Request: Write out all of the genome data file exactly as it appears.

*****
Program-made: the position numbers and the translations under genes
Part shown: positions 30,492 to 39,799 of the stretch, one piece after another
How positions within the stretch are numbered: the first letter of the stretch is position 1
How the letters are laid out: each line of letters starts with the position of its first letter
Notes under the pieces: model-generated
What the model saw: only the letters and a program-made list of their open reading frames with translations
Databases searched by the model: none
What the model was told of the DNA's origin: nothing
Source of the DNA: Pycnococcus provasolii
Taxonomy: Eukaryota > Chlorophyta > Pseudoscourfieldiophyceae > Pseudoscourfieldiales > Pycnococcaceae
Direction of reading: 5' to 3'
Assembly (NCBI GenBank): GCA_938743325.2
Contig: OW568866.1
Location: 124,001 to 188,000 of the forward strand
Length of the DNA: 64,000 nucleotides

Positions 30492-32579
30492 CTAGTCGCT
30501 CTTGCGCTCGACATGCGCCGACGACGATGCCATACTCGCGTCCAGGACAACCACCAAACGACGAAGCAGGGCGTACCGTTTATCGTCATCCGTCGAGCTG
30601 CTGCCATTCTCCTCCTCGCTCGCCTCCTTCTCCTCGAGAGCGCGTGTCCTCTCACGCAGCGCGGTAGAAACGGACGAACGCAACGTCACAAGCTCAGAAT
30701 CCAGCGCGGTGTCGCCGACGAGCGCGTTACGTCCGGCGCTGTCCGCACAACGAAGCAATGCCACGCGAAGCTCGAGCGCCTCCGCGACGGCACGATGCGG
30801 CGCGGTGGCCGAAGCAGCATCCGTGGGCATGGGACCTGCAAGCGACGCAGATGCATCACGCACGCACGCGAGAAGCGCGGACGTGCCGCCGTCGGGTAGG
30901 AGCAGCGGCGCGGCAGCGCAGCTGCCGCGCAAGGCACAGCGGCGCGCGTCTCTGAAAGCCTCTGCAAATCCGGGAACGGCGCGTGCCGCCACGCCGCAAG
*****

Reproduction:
Program-made: the position numbers and the translations under genes
Part shown: positions 30,492 to 39,799 of the stretch, one piece after another
How positions within the stretch are numbered: the first letter of the stretch is position 1
How the letters are laid out: each line of letters starts with the position of its first letter
Notes under the pieces: model-generated
What the model saw: only the letters and a program-made list of their open reading frames with translations
Databases searched by the model: none
What the model was told of the DNA's origin: nothing
Source of the DNA: Pycnococcus provasolii
Taxonomy: Eukaryota > Chlorophyta > Pseudoscourfieldiophyceae > Pseudoscourfieldiales > Pycnococcaceae
Direction of reading: 5' to 3'
Assembly (NCBI GenBank): GCA_938743325.2
Contig: OW568866.1
Location: 124,001 to 188,000 of the forward strand
Length of the DNA: 64,000 nucleotides

Positions 30492-32579
30492 CTAGTCGCT
30501 CTTGCGCTCGACATGCGCCGACGACGATGCCATACTCGCGTCCAGGACAACCACCAAACGACGAAGCAGGGCGTACCGTTTATCGTCATCCGTCGAGCTG
30601 CTGCCATTCTCCTCCTCGCTCGCCTCCTTCTCCTCGAGAGCGCGTGTCCTCTCACGCAGCGCGGTAGAAACGGACGAACGCAACGTCACAAGCTCAGAAT
30701 CCAGCGCGGTGTCGCCGACGAGCGCGTTACGTCCGGCGCTGTCCGCACAACGAAGCAATGCCACGCGAAGCTCGAGCGCCTCCGCGACGGCACGATGCGG
30801 CGCGGTGGCCGAAGCAGCATCCGTGGGCATGGGACCTGCAAGCGACGCAGATGCATCACGCACGCACGCGAGAAGCGCGGACGTGCCGCCGTCGGGTAGG
30901 AGCAGCGGCGCGGCAGCGCAGCTGCCGCGCAAGGCACAGCGGCGCGCGTCTCTGAAAGCCTCTGCAAATCCGGGAACGGCGCGTGCCGCCACGCCGCAAG